4-way Fast Charge Buck Module (Compatible with Raspberry Pi 4B & Jetson Nano) (DFR0852)

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This 4 USB buck fast-charging module integrates the common 5V charging recognition function, which is compatible with 99% of the mobile phones on the market. Compared … read more

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Hello Core Electronics team,

I want to power 4 x RPi 4B.

Re DFRobot 4-way fast charge buck module, can all 4 x USB-connected devices draw 3A simultaneously?

What’s the dimensions of the Power Input barrel jack required? Is it centre-positive?

Thank you! :slight_smile:


Hi Veronique,

Welcome to the forum :slightly_smiling_face:

The information we received from the manufacturer of this module didn’t have the barrel jack dimensions or polarity listed so I’ve inspected one of the modules off the shelf here.
The barrel jack has an inner diameter of 2.1mm and looking at the board layout it is center-positive polarity. I’ll have the product page updated shortly to include the extra specs.

It’s implied that all four outputs should work independently so I’ve done a bit of internet sleuthing and circuit inspection to try and confirm for you.
The short answer is yes, but you may not be able to power 4 Pi 4Bs.

The fast charge buck module will default to outputting 5V@2A unless a request for more power is negotiated using a supported fast-charging protocol. As far as I know, the Pi 4B does not support any fast charging protocol on its power input so it will just appear as an electrical load and be unable to negotiate for more current at 5.1V (The Pi technically requires a 5.1V supply).

As a bit of an aside I’ve looked into the design of the buck module itself. The module is made up of 4 copies of the same circuit with a reverse polarity protection diode and the barrel jack.
The manufacturer has labeled the IC with: MH KC24 which it turns out is not actually the type of IC but refers to the buck module circuit layout and it likely uses an IP6505 IC.
These two blogs go into analysing the design of the module more thoroughly and testing its performance if your interested.


Hi Trent

I think the operative word here is “implied” I agree, that seems to be the case. But have a think about it. At 24W each that is a total of 96W input plus allowance for efficiency. Say 15% which equates to about 110W at least. Noe the device says minimum voltage is 6V or @ 110W about 18.5A. Doubt that input connector would last long at that level and when you are looking at supplies you are getting up into the MeanWell style of open frame units.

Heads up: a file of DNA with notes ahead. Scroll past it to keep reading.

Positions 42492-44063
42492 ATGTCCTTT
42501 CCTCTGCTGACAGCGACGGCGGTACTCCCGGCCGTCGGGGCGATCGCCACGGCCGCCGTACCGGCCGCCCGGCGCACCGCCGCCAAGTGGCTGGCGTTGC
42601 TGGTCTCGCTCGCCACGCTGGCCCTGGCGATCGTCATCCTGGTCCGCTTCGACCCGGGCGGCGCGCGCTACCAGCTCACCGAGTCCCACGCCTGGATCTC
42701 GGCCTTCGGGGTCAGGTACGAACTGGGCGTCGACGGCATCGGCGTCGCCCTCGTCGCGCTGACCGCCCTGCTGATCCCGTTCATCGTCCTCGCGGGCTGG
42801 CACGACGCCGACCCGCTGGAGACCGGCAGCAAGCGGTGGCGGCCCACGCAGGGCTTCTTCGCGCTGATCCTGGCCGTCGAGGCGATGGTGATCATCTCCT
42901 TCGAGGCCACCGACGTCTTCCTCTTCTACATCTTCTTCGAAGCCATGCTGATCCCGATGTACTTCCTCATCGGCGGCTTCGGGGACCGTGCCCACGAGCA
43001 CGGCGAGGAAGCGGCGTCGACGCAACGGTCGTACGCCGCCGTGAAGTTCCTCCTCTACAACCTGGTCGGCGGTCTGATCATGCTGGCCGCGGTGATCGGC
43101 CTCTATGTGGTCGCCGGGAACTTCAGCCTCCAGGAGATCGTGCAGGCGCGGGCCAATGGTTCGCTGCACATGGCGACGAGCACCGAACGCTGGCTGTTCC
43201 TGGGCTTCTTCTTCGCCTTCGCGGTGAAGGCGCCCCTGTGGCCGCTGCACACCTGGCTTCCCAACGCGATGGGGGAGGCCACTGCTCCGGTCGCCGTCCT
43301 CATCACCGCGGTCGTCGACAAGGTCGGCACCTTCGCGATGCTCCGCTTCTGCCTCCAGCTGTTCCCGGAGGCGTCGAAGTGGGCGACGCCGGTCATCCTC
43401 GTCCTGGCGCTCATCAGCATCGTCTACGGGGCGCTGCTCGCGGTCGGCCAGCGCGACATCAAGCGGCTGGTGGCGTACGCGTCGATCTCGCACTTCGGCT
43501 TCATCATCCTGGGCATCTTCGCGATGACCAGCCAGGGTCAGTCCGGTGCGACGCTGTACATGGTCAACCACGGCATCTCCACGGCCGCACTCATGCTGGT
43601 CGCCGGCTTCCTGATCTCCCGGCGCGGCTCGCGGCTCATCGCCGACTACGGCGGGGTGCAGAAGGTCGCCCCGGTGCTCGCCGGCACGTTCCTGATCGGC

Considering above I would tend to rethink the wording provided by the supplier and consider the 24W being the TOTAL capability of the unit.

I haven’t looked into this device in detail as I have no need to (I will not be using one I don’t think) but you are quite correct if it is designed to be a phone charger it will only supply low current unless requested otherwise.

I agree but I think I would change the “may” to “will”.
Cheers Bob


Hi Bob,

Just to satisfy my own curiosity I have quickly connected a single Raspberry Pi 4B with this power supply and it did power up to the desktop successfully but that is far from a comprehensive test.

We always recommend people start with the official Raspberry Pi power supply for their model of Pi as it is guaranteed to work with a known configuration of software load and hardware peripherals connected.
Because the Pi’s power requirements will vary significantly under different CPU loads and with different accessories each user should always make a common-sense check about what they are asking of a device.

To extend upon your earlier comment, if we assume the module is 85% efficient and running at full power on all 4 outputs then the waste heat generated in the module will be enough to burn anyone who touches the device.

Ultimately the chipsets used in this module are intended to be used for charging battery devices, not providing a stable power supply to a computer.